For this challenge, we are given the following hint:
Going to the link give this page:
Looking at the source of the page, I see the images are named in sequential numbers:
Based on the hint “you are suppose to find the old person out them” on the page, I assume the image names (numbers) correspond to the order they were created. I look to see if there is a 0000.jpg file and there is!
I paste the name “Marie Collinsworth” into the text box and hit the enter key and get the flag as a response:
For this challenge, we are just given details for two server instances; one for US and one for EU.
Connecting via netcat, we are told that we will be given a number of problems and we have to solve them. It mentions that level 1 is tower of hanoi. A quick google search and I find more information about it. After some trial and error using different possibilities for the number of pegs.
A manual check confirms the formula is correct, but the server responds with another problem.
There are four disks listed, so n=4. 24 – 1 = 15
We will need to automate this 🙂
s = socket.socket(socket.AF_INET, socket.SOCK_STREAM)
data = s.recv(1024).strip()
count = 0
data = str(data)
for i in data:
if i == ',':
count = count + 1
count = count + 1
n = pow(2, count) - 1
if '[' in data:
print('Client: ', n)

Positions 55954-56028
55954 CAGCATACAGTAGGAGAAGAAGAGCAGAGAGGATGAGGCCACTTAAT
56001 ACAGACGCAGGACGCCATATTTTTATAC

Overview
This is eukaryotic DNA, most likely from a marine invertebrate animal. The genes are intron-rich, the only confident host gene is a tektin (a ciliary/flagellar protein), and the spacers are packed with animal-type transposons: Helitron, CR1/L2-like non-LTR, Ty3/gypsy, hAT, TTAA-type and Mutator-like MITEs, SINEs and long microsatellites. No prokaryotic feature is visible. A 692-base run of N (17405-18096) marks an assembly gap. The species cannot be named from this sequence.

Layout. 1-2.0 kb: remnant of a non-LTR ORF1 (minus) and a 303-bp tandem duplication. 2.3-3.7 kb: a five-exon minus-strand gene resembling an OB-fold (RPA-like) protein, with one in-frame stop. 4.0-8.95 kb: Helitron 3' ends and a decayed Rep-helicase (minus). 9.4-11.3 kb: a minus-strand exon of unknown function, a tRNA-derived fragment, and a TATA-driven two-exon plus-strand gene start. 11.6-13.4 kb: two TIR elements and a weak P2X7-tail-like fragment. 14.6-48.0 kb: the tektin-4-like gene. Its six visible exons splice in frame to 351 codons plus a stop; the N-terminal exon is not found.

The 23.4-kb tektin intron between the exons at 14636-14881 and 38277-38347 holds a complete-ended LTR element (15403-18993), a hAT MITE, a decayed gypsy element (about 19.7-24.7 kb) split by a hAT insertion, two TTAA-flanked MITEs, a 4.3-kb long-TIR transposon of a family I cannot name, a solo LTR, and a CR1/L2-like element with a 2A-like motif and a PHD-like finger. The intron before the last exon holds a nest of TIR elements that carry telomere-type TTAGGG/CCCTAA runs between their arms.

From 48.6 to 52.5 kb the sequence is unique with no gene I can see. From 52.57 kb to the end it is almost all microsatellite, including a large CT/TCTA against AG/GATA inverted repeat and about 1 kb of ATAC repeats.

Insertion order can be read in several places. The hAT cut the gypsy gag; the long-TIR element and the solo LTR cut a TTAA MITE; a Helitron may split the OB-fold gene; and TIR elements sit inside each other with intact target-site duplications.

When I run this script, it iterates through quite a few problems, then the server reports that I’m in level 2: and have to give the number of inversions for the provided output.
When I went to register to compete in the 0x41414141 CTF I found that is was a little different from other CTFd based CTFs. Besides the normal registration information, it asks for a pin code (secret pin code for CTF registration).
Going back and looking through the site, I see on the About page that the secret pin code for CTF entry is hidden somewhere on the site:
After pouring through the source files for each page on the site, running curl POSTs, and looking at previous versions of the site on Archive.org, I considered the steganography approach.
Besides the normal social media link images, there are only two images on the site. One is the animated Offshift logo, which yielded no obvious results when running strings, binwalk, or other stego decoders:
The second image is a small Offshift logo that is used as the header logo:
After downloading this image, I ran strings on it to look for anything interesting:
Ahh! I see “secret: 100100100101” at the bottom of the results.
I convert the binary string to decimal:
echo "obase=10; ibase=2; 100100100101" | bc
Using the resulting decimal value as the pin, I am now able to register for the CTF.